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Tour de France News for May 10, 2004

Edited by Chris Henry

Bruyneel: No reason to worry

After a successful outing at the Tour de Georgia in the United States last Month, US Postal Service-Berry Floor director Johan Bruyneel is confident as usual as the Tour de France comes into view this season. Team leader and five-time Tour winner Lance Armstrong walked away from Georgia with two stage wins and the overall title, and will return to Europe for two more stage race appearances before his quest for an unprecedented sixth Tour title in July.

In a Marca interview, Bruyneel commented on Armstrong's current condition, and that of his rivals, including the American's closest rival to date, Jan Ullrich. To many critics, Ullrich appears far from his best form after a quiet spring at the back of the peloton. Bruyneel and Armstrong aren't likely to underestimate the T-Mobile leader, however, given his track record of never finishing below second place at the Tour.

"What we see now doesn't mean much," Bruyneel said of Ullrich's poor spring results. "We don't doubt that he'll be good at the Tour. Everyone is going to arrive in peak form for the Tour, though Beloki is a bit more of an unknown since his crash last year.

"Lance's form is good, though not super, and the team too, so we don't have any reason to be worried," he added.

Bruyneel expressed his satisfaction with the team's performance in Georgia, and the race in general, which offered a rare opportunity for US Postal to field its top riders on home soil.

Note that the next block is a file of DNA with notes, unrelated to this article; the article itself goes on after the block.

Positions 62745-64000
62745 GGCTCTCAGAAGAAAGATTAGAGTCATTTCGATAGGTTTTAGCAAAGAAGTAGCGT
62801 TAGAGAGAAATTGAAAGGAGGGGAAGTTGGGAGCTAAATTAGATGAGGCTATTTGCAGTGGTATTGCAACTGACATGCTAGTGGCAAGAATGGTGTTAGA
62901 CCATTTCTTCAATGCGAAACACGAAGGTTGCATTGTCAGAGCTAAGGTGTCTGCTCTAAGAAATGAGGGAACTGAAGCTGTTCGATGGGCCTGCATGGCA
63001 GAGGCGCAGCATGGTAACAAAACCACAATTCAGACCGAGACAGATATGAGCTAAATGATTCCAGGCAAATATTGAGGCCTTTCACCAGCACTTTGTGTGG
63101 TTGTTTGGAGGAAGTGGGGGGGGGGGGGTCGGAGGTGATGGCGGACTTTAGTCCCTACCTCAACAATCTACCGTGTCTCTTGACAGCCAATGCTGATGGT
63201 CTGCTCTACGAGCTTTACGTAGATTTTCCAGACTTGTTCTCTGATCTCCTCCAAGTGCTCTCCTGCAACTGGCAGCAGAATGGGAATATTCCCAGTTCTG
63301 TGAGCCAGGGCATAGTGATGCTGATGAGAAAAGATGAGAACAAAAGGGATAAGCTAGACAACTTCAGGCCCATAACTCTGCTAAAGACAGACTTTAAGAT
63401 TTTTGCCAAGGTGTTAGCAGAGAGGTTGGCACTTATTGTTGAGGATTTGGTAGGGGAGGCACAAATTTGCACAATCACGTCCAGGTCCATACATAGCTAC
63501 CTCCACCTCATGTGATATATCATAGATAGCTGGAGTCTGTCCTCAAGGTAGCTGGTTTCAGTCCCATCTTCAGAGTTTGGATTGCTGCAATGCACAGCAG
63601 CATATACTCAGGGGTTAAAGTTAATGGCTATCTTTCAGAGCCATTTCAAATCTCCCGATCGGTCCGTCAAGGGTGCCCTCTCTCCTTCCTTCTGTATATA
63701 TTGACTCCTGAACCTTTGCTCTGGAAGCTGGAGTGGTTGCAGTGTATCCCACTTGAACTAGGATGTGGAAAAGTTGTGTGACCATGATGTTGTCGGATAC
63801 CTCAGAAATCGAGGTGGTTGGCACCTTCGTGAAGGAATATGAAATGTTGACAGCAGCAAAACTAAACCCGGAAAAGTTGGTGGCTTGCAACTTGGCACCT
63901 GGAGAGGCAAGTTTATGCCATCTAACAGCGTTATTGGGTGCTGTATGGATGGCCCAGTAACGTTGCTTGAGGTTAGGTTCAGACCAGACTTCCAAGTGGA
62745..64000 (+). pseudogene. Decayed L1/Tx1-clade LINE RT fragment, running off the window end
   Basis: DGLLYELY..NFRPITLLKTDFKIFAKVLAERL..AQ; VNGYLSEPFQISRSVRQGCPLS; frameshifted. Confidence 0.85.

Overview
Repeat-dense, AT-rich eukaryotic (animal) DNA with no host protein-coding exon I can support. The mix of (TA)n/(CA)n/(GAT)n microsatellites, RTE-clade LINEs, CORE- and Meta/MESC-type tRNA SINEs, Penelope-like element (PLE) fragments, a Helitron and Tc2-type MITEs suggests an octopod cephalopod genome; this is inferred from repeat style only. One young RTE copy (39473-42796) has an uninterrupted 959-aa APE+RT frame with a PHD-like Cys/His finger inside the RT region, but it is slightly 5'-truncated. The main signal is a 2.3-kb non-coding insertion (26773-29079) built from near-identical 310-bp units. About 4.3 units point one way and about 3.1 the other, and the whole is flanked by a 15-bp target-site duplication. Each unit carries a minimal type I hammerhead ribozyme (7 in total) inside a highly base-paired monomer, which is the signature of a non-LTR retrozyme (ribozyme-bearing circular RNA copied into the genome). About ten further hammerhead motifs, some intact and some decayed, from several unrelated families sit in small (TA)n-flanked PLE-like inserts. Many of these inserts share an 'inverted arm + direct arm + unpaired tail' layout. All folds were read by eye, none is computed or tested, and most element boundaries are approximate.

"I found that race to be a very pleasant surprise, first because of the difficulty, but also because of the level of competition," he said. "Lance needed to race there, because he hadn't done a stage race in his own country since 1998. Now, leading up to the Tour, we'll do the Tour du Languedoc-Roussillon (formerly Midi Libre) and then the Dauphiné Libéré."

Also included in the final Tour preparations will be continued inspections of the key mountain stages in France, though some of the reconnaissance may come after the Dauphiné in June. Armstrong himself has commented recently that he hopes to climb the Alpe d'Huez at least ten times in preparation for the crucial uphill time trial on the Alpe in this year's Tour.

Mayo on target

Popular Basque rider Iban Mayo, leader of the Euskaltel-Euskadi team for the Tour de France, took his turn to show that his condition is improving steadily in the months before July's big test. Mayo won the first two stages and the overall title at the Clásica Alcobendas, Spain's answer to the mini-stage race format of the Critérium International.

"I found myself going well in each stage and I felt strong, so I decided to attack," Mayo told Marca. "I don't think it's much of a threat to my rivals because there's still a lot of time before the Tour. The important thing for me is not to have any problems and to keep improving for the biggest objective of my year, which is France."

Although he expressed some reservation after his stage 1 win, noting the short but demanding time trial to come the next day, Mayo still managed to place second in the test against the clock behind Liberty Seguros' Luis Sanchez. He took the final victory by a margin of two minutes ahead of Comunidad Valenciana-Kelme's Eladio Jimenez and Cofidis' David Moncoutié.

Mayo adds himself to the list of likely Tour protagonists steadily riding into top form, alongside Tour de Romandie winner Tyler Hamilton (Phonak) and Alexandre Vinokourov (T-Mobile), who has had a less spectacular season thus far than in 2003 but nonetheless has taken several victories and finished with the leaders in the major spring outings.

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(All rights reserved/Copyright Knapp Communications Pty Limited 2004)

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